During my cancer journey, I noticed one of the patients at the Juravinski Cancer Centre wearing a T-shirt with a grinning stick figure and the message: Life is Good. I asked about the T-shirt and learned that it was part of an apparel line launched by two enterprising young men in Massachusetts. Many cancer warriors throughout Canada and the United States wear these T-shirts during their treatments.

Here’s the inspiring story of Life is Good…

The story of Life is Good begins not with the company’s founding but in the childhood of Bert and John Jacobs. The youngest of six children, the two brothers grew up in Needham, Massachusetts, a suburb of Boston. Life in the Jacobs household was, by many people’s standards, hard. The second floor of their small home had no heat. Their dad had a temper. And they couldn’t always afford basic necessities. Their mom, Joan, joked that she bought them food they didn’t like so that it would last longer.

Despite all of this, Joan was a resilient and cheerful woman who focused on the positive. Every night at the dinner table, she asked all six children to share one good thing that happened to them that day. As the kids talked about finding a Rolling Stones CD at the dump, hearing a funny joke, or learning something cool in school, the energy of the room transformed. Everyone started laughing and smiling. Joan’s optimism lifted them up. “I like running out of money,” she would tell them, “because then I don’t have to worry about what I need to buy.” From her, the boys learned that joy comes form our mindset, not just your circumstances.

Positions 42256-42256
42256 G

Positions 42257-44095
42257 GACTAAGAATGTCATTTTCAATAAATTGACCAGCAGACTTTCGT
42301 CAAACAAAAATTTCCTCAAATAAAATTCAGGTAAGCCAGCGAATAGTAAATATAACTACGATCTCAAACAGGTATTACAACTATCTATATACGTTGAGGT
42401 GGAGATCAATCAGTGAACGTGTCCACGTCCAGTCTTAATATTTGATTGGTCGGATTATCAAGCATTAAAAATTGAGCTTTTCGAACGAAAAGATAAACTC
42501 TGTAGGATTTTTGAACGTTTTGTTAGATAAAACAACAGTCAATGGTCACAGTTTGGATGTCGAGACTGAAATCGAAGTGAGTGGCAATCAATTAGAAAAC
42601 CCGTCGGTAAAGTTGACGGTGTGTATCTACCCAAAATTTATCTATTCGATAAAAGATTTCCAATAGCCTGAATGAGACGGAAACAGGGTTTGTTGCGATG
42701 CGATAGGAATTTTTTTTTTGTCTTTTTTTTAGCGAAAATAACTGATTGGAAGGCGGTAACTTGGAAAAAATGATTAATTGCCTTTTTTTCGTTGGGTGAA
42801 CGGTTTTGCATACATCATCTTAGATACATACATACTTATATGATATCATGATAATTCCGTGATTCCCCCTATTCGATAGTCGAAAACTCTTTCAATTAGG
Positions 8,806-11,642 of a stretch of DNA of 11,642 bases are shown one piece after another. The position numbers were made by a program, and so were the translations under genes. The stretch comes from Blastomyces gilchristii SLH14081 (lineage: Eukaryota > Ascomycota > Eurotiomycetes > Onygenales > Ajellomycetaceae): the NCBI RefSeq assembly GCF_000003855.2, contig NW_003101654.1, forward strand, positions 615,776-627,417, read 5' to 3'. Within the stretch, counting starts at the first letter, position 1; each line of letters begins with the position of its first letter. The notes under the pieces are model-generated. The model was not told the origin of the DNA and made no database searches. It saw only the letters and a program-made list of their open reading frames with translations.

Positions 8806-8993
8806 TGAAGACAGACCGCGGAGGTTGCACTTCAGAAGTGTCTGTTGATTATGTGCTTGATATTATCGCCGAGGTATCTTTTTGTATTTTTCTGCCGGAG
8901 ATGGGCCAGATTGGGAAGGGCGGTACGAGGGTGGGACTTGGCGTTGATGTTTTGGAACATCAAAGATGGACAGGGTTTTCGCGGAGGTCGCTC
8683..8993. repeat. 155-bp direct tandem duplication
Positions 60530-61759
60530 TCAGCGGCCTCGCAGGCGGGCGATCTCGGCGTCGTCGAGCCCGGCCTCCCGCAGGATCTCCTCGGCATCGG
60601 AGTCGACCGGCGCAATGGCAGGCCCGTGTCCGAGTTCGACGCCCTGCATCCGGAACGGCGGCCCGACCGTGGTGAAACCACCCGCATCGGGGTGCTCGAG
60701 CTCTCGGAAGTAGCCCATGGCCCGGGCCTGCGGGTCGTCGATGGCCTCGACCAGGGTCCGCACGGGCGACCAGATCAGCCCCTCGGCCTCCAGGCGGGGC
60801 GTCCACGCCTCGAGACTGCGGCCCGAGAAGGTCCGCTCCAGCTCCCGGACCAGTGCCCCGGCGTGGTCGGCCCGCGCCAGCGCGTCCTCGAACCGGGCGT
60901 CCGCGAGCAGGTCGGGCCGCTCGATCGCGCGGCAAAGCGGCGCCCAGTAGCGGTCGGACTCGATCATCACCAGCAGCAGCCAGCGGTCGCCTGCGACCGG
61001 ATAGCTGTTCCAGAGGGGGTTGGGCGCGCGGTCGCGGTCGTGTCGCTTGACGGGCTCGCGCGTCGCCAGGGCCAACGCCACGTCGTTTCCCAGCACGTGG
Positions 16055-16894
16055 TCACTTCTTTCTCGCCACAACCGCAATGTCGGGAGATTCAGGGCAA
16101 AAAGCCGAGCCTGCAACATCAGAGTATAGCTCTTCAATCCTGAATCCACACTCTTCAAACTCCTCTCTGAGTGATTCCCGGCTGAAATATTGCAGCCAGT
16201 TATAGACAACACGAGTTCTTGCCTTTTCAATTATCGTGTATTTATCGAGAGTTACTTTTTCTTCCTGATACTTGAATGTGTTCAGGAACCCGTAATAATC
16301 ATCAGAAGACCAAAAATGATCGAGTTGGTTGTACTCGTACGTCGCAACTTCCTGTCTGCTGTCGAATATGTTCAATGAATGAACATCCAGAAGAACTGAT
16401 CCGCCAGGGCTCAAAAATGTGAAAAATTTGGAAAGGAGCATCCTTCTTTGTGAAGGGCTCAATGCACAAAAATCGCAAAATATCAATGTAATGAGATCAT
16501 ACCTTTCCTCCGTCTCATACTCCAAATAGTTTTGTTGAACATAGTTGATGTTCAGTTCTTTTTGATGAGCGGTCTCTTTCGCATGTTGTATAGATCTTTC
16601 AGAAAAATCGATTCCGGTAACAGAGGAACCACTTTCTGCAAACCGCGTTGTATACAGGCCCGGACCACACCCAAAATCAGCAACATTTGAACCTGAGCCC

In 1989, when they were in their twenties, Bert and John started a business designing printed T-shirts, which they sold on the streets of Boston. They also traveled up and down the East Coast, selling the shirts door-to-door on college campuses, each time making barely enough money to fund the next road trip. They slept in their van, ate peanut butter and jelly sandwiches, and showered when they could.

On the road, they spent a lot of time talking. During one trip, they discussed the way the media inundates the culture with stories of murder, rape, war, and suffering day after day. Though bad things happen and it’s important to know about them, they agreed, the world is also full of good news. They thought of Joan and her ability to turn a light on in a dark room. They decided they wanted to promote her values in their work, to create a symbol that would serve as an antidote to the cynicism they saw in the culture–a superhero whose power was optimism.

John sketched a grinning stick figure on a T-shirt. He called the character Jake. When they got back to Boston, they threw a party and pinned the new T-shirt on a wall. Their friends loved it. One of them wrote on the wall next to the T-shirt, “This guy’s got life figured out,” with an arrow pointing to Jake.

Original Drawing of “Jake” from April 1994

The brothers distilled that phrase to three words: “Life is good.” Then, they printed the image of Jake and the phrase on forty-eight T-shirts. When they set up their stand on a sidewalk in Cambridge, they sold all of the shirts in less than an hour–a first for them. That was in 1994. At the time, they had $78 to their name. Today, they run a $100 million lifestyle brand.

As their business grew, they started receiving letters and emails from people who had faced and were facing difficult life circumstances, including cancer, the loss of a loved one, homelessness, and natural disasters. These people wrote about how moved they were by the Life is Good message, and how they had emerged from their adversity with a deeper appreciation of and gratitude for life.

In 2010, the company launched a non-profit arm called Life is Good Kids Foundation, devoted to children who are living with illnesses, violence, abuse, poverty, and other adversities.The primary program of the foundation is called Playmakers, an initiative that offers training and enrichment workshops to childcare providers like teacher, social workers, and hospital workers. Since its founding, the foundation has trained over 6,000 Playmakers who are working to improve the lives of over 120,000 kids each day. Each year, Life is Good donates 10 percent of its net profits to help kids in need.

Life is Good Website

Source: The Power of Meaning by Emily Esfahani Smith